HomeVOLUME 8October 2023 On being a narcissist


DR ICHAK ADIZES does some deep digging into the past to understand his behaviour. The results are life-changing and very touching, and the humility with which he is able to accept himself and change is worth cultivating.

I was accused by my first wife and now by my second wife of being a narcissist, egocentric, and more; much more. I used to get very upset when the accusations came my way. “What do you want from me? What is it that I am doing that drives you to this name calling,” I used to yell back. I never received a satisfactory answer. 

In 2014, at the Anthony Robbins Date with Destiny program, in a flash I understood it very well. As part of the program, Anthony Robbins turned the lights low and led us through a well-known exercise where you try to recollect your earliest memory. A year earlier, I had an incredible breakthrough when I first attempted this exercise. I understood very clearly the source of my yearning for love. And I recognized that it has driven my behavior all my life. 

What occurred? I succeeded in recalling my early childhood experience at a Bulgarian concentration camp in Macedonia. I was five years old. Transporting myself back in time, I saw my grandparents being taken to the death chambers while I, a child of five, gazed at them being herded onto a cattle car as the doors slammed closed on them. And I knew in a moment of clarity, at that instant of remembering, that my heart had closed. I could not risk loving anyone out of fear that I would only lose them. That fear has weighed on me all my life. 

Anthony pushed me to return to an even earlier period in my life. And his pushing worked. I understood my wives. I remembered myself as a baby. Recently born and crying my heart out. I wanted my mother’s milk and she was not giving it to me. I felt rejected. I recalled myself actually screaming. I was hurting, not only physically but emotionally as well. Then, Anthony said, look at who else is in the room. How are they behaving? As I gazed back into the room, into that scene of more than seventy-five years earlier, I realized my mother was crying. She had given me as much milk as she had. There was simply no more. At that time all feeding was natural and she gave what she had. And so she was crying as she watched me weep, knowing she could not satisfy me.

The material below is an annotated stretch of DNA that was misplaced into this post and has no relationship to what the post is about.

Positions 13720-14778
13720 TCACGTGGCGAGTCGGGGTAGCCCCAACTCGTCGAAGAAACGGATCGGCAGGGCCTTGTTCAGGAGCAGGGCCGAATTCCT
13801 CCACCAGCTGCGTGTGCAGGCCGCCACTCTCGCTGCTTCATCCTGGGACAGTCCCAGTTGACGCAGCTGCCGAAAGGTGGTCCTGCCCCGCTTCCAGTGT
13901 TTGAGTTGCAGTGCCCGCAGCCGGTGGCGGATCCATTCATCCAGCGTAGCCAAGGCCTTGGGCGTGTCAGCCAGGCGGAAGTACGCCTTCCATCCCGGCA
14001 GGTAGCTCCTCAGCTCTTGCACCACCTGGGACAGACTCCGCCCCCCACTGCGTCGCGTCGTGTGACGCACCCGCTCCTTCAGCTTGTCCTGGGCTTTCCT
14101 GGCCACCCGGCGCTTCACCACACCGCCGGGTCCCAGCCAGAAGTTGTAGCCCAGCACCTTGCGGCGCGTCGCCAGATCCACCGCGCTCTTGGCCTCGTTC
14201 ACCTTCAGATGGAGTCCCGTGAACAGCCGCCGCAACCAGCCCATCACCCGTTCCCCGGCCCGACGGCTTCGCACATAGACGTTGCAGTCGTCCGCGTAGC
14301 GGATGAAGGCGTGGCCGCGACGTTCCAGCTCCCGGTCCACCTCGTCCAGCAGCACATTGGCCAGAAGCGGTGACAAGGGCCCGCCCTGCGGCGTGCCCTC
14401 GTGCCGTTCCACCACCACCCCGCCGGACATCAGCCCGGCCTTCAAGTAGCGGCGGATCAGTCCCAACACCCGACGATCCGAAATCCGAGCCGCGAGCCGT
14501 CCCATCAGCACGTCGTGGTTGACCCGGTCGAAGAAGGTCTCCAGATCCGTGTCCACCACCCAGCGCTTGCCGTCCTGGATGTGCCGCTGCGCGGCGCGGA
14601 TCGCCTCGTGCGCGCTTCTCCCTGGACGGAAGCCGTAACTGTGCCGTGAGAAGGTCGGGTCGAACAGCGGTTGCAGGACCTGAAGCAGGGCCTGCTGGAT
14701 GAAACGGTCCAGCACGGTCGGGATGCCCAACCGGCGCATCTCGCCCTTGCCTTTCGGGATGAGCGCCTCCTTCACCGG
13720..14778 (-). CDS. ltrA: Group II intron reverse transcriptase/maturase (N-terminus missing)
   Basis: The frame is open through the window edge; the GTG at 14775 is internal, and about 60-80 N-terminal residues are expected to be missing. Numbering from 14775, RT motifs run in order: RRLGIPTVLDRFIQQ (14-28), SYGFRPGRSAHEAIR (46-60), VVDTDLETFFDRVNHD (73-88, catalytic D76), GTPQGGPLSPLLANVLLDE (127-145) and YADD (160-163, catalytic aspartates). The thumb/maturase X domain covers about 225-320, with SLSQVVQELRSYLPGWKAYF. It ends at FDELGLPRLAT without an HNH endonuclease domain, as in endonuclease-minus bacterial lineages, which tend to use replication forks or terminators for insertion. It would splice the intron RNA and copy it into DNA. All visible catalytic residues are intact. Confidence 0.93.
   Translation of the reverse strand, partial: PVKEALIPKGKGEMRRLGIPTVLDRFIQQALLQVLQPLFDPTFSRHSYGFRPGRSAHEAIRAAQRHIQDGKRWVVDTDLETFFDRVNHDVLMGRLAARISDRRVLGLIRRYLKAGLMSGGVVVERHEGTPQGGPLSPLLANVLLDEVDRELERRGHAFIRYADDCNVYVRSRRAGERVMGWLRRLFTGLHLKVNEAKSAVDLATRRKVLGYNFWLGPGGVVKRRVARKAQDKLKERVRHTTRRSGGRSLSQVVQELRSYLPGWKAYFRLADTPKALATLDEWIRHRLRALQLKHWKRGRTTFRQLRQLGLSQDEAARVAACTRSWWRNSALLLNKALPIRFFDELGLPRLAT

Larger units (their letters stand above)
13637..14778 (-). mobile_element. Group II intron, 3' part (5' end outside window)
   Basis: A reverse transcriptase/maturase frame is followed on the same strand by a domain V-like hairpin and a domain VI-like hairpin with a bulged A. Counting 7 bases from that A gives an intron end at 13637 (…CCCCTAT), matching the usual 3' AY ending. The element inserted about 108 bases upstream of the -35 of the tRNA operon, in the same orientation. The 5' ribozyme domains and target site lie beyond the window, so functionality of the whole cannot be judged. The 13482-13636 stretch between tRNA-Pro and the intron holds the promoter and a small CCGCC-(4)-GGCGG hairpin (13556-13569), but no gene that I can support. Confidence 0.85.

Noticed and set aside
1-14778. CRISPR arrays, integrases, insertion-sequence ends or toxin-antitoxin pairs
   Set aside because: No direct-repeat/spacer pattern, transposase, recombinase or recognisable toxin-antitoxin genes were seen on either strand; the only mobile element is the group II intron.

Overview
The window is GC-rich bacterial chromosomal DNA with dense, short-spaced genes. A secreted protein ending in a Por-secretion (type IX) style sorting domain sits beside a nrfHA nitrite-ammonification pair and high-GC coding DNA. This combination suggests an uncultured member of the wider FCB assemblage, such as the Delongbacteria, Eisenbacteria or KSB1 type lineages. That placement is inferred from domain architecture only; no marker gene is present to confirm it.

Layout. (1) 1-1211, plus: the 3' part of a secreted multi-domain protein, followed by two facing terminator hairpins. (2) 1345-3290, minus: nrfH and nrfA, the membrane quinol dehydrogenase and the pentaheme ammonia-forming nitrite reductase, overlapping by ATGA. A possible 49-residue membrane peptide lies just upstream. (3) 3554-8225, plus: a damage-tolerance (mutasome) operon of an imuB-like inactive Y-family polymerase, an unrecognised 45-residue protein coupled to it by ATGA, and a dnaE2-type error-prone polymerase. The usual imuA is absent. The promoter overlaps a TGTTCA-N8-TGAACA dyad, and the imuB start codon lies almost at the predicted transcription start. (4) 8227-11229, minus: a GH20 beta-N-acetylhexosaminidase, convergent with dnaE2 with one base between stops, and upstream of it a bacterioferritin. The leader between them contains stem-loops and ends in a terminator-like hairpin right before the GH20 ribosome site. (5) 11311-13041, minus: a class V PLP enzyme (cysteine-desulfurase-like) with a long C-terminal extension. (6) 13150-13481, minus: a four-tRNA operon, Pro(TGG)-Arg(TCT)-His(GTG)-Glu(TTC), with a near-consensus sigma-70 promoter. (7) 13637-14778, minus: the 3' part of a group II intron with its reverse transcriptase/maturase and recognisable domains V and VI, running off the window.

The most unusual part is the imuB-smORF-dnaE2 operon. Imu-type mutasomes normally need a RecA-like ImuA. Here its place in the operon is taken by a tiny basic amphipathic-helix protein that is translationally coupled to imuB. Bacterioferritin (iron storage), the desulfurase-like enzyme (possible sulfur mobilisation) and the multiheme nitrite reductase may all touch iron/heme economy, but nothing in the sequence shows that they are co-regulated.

And suddenly I understood: I was not being rejected. I was just over demanding. I finally understood my wives and their complaint; and not only my wives, but with my employees too, I was over demanding. No matter how much they gave, I wanted more. Well, my friends, it is never too late to grow. Never too late to learn. In the business world there is a saying: when you hit oil, stop digging. In other words, there is no use digging more. You have already got what you wanted. In personal growth, however, when you hit oil dig some more; and some more after that. After oil you might hit gold.

It is never too late to grow. Never too late to learn. 
In the business world there is a saying: 
when you hit oil, stop digging. 
In other words, there is no use digging more. 
You have already got what you wanted. 
In personal growth, however, when you hit oil dig some more; 
and some more after that. 
After oil you might hit gold.

Sharing with you my pains and joys,




Dr. Ichak Adizes

Dr. Ichak Adizes

Dr. Ichak Adizes is widely acknowledged as one of the world’s leading management experts. He has received 21 honorary doctorates and is the author of 27 books that have been translated into 36 languages. Dr. Adizes is recognized by Leadersh... Read More